The Runaways

A biographical coming of age story based on the conception of the rock group of the same name, The Runaways, Floria Sigismondi didn’t just give Kristen Stewart one of her finest roles yet with her portrayal of Joan Jett, but also explored friendship tensions while in the spotlight. Dakota Fanning as Cherie and Stewart share a palpable chemistry as we watch the quieter moments of the scene defying and defining rock stars.

The Sisterhood of Night

If you dig deep into the depths of Netflix you’ll find The Sisterhood of Night , a delightful film directed by Caryn Waechter that explores the idea of a Salem Witch Trial in a modern day setting. Setting more adventurous female characters in a subdued and conservative town isn’t new territory for film, a medium that’s always loved their small town hero stories, but the way the girls handle their newfound notoriety is. In particular there’s a special moment when all of the girls come together at the end to celebrate their femininity in a breakout dance across town.

The Sisterhood of the Traveling Pants

A must watch for that very specific time in your life when your friends are your everything and your lifeline when everything else around you goes to shit, The Sisterhood of the Traveling Pants, silly premise and all, is a must see when you’re in your teens (though I’d be curious to see what a newcomer would think of it in their 20’s).

Walking and Talking

Director Nicole Holofcener has always possessed a keen interest in depicting women going through the mundane aspect of life’s every day problems with an experienced and wise point of view and her debut, Walking and Talking, set her on the road to that path of storytelling. A story of two friends who are going from spending every day with one another to finding other romantic life partners strikes a chord in just how seamless that transition from single to married life can be.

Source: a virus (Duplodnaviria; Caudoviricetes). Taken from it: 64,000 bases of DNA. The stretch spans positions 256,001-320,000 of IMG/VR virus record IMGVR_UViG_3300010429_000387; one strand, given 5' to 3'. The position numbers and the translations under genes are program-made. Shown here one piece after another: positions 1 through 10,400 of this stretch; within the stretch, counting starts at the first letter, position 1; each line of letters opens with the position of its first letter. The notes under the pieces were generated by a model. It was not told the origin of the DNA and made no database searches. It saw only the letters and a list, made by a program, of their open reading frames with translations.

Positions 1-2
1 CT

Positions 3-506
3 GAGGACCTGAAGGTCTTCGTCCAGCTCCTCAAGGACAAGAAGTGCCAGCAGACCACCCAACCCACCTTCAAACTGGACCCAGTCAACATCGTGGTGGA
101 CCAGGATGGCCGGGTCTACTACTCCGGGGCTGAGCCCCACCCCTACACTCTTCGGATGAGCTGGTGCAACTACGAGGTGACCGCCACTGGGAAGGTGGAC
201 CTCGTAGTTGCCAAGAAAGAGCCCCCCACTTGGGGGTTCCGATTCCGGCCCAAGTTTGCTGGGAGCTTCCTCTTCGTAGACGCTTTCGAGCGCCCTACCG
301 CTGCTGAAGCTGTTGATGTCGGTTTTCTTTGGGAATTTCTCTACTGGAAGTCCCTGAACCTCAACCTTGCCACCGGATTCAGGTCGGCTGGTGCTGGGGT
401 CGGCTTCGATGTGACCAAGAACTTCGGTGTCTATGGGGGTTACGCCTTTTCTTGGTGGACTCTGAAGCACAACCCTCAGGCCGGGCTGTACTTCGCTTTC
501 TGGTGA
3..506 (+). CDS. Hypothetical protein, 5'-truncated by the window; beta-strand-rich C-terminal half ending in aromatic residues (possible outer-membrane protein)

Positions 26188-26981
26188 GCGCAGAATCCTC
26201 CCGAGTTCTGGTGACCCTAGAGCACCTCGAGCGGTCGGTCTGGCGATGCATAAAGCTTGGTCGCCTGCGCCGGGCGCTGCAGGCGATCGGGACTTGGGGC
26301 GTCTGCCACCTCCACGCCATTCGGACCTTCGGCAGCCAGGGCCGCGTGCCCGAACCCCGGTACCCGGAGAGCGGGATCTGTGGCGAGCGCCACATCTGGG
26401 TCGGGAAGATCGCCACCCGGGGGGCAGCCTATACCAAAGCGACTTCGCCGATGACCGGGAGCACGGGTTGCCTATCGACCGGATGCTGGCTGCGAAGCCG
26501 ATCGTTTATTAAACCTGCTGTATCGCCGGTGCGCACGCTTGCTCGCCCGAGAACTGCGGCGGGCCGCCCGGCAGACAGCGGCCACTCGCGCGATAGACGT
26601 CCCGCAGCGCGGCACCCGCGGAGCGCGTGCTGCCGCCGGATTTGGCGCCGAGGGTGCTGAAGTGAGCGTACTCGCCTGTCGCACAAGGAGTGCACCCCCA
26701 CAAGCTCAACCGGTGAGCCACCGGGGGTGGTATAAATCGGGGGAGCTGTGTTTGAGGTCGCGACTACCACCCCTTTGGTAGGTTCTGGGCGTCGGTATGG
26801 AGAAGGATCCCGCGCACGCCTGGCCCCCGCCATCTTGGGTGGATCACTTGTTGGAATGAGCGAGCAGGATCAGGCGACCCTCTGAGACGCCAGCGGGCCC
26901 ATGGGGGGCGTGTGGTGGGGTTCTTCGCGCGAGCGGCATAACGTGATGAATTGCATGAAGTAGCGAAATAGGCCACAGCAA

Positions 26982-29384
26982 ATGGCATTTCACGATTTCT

Whip It

Never have I ever been more inclined to take up roller derby after watching Drew Barrymoore’s playful and poignant Whip It starring Ellen Page. A wide array of dysfunction is on display in her film about a misfit looking to find her place in a world while her mother would prefer her be a debutante. What’s so wonderful about the film is that the relationship Page’s character has with her seemingly projected to be romantic interest pales not accidentally but purposefully. It’s her relationships with her mother, her best friend, her adversary and her league (all women) that make this film so beautifully immersive.